The TV special "Saturday Night Live: Just Commercials," which ran Sunday in prime time, included a parody commercial which aired on SNL earlier this season in which a young man (Andy Samberg) is horrified to discover that his mother (guest host Jane Lynch) has joined Facebook.
The parody commercial was for a filtering software which would supposedly translate any of the young man's potentially-offensive posts into content his mother would like. For example, when the young man types a post critical of a religious conservative TV pundit, the mother (who apparently likes that pundit) sees it instead as "I need new dungarees." In response, she cheerfully offers to send her son a department store coupon she just clipped. Similarly, a photo of the young man partying a little too hard with his friends is automatically doctored to make it more acceptable to the mother.
It was a funny joke, but it illustrates an interesting problem posed by social networking software. As your network grows, you tend to add friends and acquaintances who know you in different ways, from different aspects of your life.
As the character in the parody ad has discovered, that can cause problems. There might be things you would say to your friends but not to your co-workers, or vice versa. I don't think that's hypocrisy; I think it's just that we relate to different groups of people in different ways, and we have different comfort levels when it comes to sharing with different groups.
Back in the earlier days of the public Internet, I was part of alt.fan.dave_barry, a Usenet group -- a prehistoric type of Internet message forum -- consisting of people from around the country who were fans of the humorist Dave Barry.
Barry once accidentally posted a humorously-vulgar and politically-incorrect message to the newsgroup; it was supposed to be a private e-mail message. He then had to apologize both to the newsgroup and to the person who was meant to get the e-mail. The term "chuckletrousers" (from Barry's original message) and the number 2,038 (from the intended recipient's reply to Barry's apology) became in-jokes among the alt.fan.dave_barry crowd, and we were delighted when Barry occasionally worked the number 2,038 into his columns as a nod to his fans. (Do a Google search for "Dave Barry 2038" for examples.)
The discussion in alt.fan.dave_barry ranged far beyond reacting to Dave Barry, however, and the group became a sort of collegial gathering of people who shared a common sense of humor.
I never knew any of these people in person.
As Usenet faded away, I had fallen out of contact with most of the old crowd, but then a few months back I reconnected with a handful of them on Facebook. If you use Facebook, you know how that goes; you connect with one person, and then all of that person's friends notice you on his or her wall, and if they have any contact with you they'll send you friend requests, so it's not uncommon to get several such requests in short order.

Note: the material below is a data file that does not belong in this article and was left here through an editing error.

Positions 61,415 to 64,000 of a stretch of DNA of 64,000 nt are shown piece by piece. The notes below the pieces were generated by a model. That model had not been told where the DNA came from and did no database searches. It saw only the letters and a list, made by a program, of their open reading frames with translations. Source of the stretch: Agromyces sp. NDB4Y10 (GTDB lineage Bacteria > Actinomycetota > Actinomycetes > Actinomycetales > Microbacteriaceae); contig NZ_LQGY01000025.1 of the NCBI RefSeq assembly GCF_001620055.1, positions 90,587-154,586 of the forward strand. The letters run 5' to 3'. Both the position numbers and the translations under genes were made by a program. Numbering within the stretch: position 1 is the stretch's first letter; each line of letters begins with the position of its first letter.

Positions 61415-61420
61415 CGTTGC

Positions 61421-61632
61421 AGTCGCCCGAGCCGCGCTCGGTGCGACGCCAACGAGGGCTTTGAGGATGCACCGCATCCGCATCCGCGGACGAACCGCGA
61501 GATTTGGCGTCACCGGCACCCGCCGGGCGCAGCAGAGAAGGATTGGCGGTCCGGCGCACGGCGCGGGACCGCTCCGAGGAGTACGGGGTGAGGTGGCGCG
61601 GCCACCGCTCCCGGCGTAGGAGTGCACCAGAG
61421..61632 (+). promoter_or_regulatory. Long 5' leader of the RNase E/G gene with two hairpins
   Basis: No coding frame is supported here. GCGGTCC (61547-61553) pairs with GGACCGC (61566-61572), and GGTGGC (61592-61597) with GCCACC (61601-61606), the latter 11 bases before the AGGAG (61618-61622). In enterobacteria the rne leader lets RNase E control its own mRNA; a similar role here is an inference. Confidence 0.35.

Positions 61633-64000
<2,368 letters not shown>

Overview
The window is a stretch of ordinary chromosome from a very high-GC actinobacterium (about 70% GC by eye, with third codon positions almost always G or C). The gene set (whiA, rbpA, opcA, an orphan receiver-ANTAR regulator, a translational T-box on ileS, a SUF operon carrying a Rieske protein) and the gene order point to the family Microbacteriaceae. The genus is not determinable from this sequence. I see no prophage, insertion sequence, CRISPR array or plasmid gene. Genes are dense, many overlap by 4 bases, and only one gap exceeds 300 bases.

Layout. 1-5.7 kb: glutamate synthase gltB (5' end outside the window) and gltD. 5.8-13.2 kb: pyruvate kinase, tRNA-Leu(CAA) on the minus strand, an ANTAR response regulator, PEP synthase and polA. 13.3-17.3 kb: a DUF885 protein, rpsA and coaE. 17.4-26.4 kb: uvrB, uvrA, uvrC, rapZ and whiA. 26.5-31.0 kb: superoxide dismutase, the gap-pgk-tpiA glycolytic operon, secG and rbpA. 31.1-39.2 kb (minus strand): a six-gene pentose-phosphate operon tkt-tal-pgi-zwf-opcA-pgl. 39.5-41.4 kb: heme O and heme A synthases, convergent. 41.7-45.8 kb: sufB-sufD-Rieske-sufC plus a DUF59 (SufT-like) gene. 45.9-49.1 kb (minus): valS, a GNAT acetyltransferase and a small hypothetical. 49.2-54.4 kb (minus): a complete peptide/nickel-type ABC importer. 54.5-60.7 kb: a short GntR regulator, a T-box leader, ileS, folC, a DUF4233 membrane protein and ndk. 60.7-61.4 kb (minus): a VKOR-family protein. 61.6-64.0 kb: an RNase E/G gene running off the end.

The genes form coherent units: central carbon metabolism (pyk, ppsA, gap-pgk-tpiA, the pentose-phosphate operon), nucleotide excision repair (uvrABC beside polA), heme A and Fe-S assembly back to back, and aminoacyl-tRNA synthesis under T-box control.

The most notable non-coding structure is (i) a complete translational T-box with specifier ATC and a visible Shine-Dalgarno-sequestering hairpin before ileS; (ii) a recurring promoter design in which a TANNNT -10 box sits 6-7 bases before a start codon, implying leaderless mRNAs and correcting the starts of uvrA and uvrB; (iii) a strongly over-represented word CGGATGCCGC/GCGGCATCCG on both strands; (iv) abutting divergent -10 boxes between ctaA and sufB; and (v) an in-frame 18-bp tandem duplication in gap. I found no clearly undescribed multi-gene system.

A few weeks back, I posted a link to my Facebook wall of a story that a co-worker had written about Korley Davis and how her illness had united the community. I had only brief acquaintance with the family, but like many others I'd been moved by Korley's plight and by the way it seemed to bring people together.
One of my alt.fan.dave_barry acquaintances left a puzzling comment under the link. Without context, I'm still not sure whether it was meant to be funny, or a serious challenge to the idea of praying for someone's health, or something else. Whatever the intent, I found it really inappropriate, especially since the woman who made it had no way of knowing the family whose pain she was mocking.
I didn't want any of my real-life, in-person friends to read the comment and think I was being insensitive (or, more accurately, that I was condoning insensitivity) to a family going through a terrible situation. I didn't really know this woman very well in the first place, and I decided it would be easier to just quietly delete her from my Facebook friends and hope she didn't notice.
She did notice, however, and now I've gotten a new friend request from her, puzzled as to why we aren't friends anymore.
Previously in this space, I've hinted that it's sometimes better to pare back your Facebook friend list to people you actually know and consider friends. I think this is a great example of why.
--John I. Carney is city editor of the Times-Gazette and covers county government. He is also the author of the self-published novel "Soapstone." His personal web site is lakeneuron.com.